Criticisms of medical egalitarianism Notes for September 9

Main points

We talked about objections to medical egalitarianism from Nozick and Menzel.


There wasn’t much enthusiasm for Nozick’s brand of libertarianism. Nonetheless, I think he’s worth reading because he forces us to explain things we take for granted.

Why, for instance, is it obvious that societies are the relevant units for ethical analysis? Why aren’t there just individuals who, together, make up societies? Alternatively, why aren’t we more concerned about the health of people outside our societies? Why should a society be concerned with the health care its members receive rather than being concerned with the health care that people in general receive, regardless of where they live?

In any event, I think that he and Williams are talking past one another. Williams is talking about what it makes sense for a society and its members to do. Nozick is talking about rights and justice. Here’s a mini demonstration that they’re different. I have the right to waste my time and money. But it’s still foolish to do so.


We got straight to some fairly fundamental issues here. Jennifer and Jon both wanted to stick with some kind of medical egalitarianism. Jennifer found the endorsement of differential spending grating. Jon, following up on something Brian said, thought that Rawls’s theory, which supposes there is a single point of view that can represent everyone in a society, was more promising. That would set medical spending higher than Menzel’s approach would, but Jon was fine with that.

Adam, on the other hand, was suspicious of the idea of a representative poor person’s preferences. So it didn’t take much to lead Adam to conclude that Rawls’s theory, which supposes there is a single representative point of view on society, is even worse.

Finally, something Jennifer said struck me as a potentially interesting research topic. She noted that the poor don’t really face trade-offs between health programs and other programs. It’s not as though savings on health would be spent on something else that would benefit them. So, she concluded, the whole attack on medical egalitarianism was misleading: it supposed that there really are opportunities lost to the poor as a result of medical spending on their behalf.

The research question is: is that really so? Is there an implicit budget for the poor or are there just discrete programs, none of which trade-off against the others? In theory, there would be a rough budget and trade-offs. But political reality has a way of defeating theory.

Who is this Rawls character anyway?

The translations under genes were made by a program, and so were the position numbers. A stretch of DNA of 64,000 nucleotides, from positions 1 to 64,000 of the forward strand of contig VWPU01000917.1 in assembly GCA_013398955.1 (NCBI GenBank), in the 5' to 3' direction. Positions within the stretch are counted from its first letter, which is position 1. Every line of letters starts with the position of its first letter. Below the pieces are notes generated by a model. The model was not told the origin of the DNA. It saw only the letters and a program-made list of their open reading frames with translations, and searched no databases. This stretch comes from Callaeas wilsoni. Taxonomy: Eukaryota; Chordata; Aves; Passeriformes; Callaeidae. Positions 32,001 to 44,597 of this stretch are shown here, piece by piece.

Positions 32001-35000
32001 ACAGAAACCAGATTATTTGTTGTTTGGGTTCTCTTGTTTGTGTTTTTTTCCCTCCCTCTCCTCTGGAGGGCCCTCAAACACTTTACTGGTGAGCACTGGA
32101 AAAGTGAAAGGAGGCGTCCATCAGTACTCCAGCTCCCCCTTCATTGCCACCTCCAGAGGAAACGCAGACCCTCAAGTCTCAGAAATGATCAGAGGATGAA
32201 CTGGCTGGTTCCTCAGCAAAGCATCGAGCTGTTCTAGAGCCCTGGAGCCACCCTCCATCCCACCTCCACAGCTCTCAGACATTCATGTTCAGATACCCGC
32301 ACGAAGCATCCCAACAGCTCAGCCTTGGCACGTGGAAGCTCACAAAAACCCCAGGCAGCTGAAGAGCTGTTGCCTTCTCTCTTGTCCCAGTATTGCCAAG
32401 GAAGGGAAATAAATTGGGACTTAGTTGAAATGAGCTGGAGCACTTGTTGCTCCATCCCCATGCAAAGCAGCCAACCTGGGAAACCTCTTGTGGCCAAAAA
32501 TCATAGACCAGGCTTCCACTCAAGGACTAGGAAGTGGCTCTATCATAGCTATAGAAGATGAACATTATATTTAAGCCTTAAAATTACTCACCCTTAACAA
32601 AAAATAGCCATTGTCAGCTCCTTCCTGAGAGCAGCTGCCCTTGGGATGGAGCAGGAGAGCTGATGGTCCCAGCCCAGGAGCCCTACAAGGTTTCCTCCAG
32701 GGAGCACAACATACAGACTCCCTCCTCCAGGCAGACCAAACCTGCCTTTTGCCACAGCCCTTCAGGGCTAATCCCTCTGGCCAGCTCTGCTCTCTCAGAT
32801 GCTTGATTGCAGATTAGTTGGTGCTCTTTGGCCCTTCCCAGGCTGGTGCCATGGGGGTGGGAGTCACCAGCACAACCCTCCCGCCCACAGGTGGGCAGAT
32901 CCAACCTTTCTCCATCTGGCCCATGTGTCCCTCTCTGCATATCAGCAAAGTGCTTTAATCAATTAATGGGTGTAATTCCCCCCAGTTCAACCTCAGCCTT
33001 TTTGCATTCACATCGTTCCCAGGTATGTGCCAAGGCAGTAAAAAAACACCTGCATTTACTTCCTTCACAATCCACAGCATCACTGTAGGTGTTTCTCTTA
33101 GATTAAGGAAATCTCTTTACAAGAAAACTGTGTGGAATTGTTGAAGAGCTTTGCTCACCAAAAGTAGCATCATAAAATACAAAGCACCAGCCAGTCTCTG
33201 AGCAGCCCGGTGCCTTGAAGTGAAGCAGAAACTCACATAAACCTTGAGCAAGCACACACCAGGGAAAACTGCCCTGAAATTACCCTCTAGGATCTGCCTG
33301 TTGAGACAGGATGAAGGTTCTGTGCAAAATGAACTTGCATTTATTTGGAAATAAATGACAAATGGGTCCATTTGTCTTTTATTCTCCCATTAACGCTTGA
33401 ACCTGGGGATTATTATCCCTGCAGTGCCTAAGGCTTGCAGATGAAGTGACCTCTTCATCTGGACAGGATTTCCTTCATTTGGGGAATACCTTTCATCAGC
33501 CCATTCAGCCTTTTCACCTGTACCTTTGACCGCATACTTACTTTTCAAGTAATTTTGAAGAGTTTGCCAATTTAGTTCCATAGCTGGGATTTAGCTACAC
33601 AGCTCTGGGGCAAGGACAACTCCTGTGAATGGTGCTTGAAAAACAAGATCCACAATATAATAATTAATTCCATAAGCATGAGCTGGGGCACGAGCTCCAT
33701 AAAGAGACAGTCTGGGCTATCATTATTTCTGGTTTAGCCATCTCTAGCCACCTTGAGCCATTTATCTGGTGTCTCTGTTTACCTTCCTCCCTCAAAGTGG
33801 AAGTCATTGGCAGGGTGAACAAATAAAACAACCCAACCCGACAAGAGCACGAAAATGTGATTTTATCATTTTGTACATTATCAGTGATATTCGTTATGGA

We’re going to return often to John Rawls’s famous claim that a just society is one governed by principles that would be chosen in what he called the “Original Position.” So I thought I should say a word about what it is and then point you to a lot of words by someone sympathetic to the idea.

The Original Position, very briefly, is an imaginary situation in which people are supposed to chose very abstract rules to govern their society without knowing very much about themselves or the society in which they live. The idea is that a decision made in ignorance would be fair. For example, the parties in the original position would not allow for gender bias since they don’t know their own. No one wants to be on the short end of the stick, after all.

One noteworthy feature of Rawls’s Original Position is that he thinks fair decisions require eliminating all information that could be used to distinguish one person’s interests from another’s. There might as well be a single person in the Original Position since even if there were a million, they would all think exactly alike. This is what sets Rawls’s view at odds with Menzel’s. Menzel thinks that we should take the point of view of a representative poor person in deciding how social benefits for the poor should be allocated. Rawls takes the point of view of any member of society.

For a more complete description of the Original Position, without reading A Theory of Justice, of course, try the first four sections of Samuel Freeman’s article on the subject in the Stanford Encyclopedia of Philosophy.

Seventeenth-century medicine

The man I referred to was Thomas Willis. He made important discoveries about the brain. But he had to make his living as a “pisse-prophet.” Here’s what that involved.

“People would come to him with the urine of their sick relatives. He would swirl it in a flask, diagnose the malady by its color, and then prescribe a remedy.”** Carl Zimmer, Soul Made Flesh, (Free Press, 2004), p. 86.

Still, it beats what Hippocrates did!

This page was written by Michael Green for PPE Senior Seminar, PPE 190, Fall 2009. It was posted September 9, 2009 and updated September 10, 2009.
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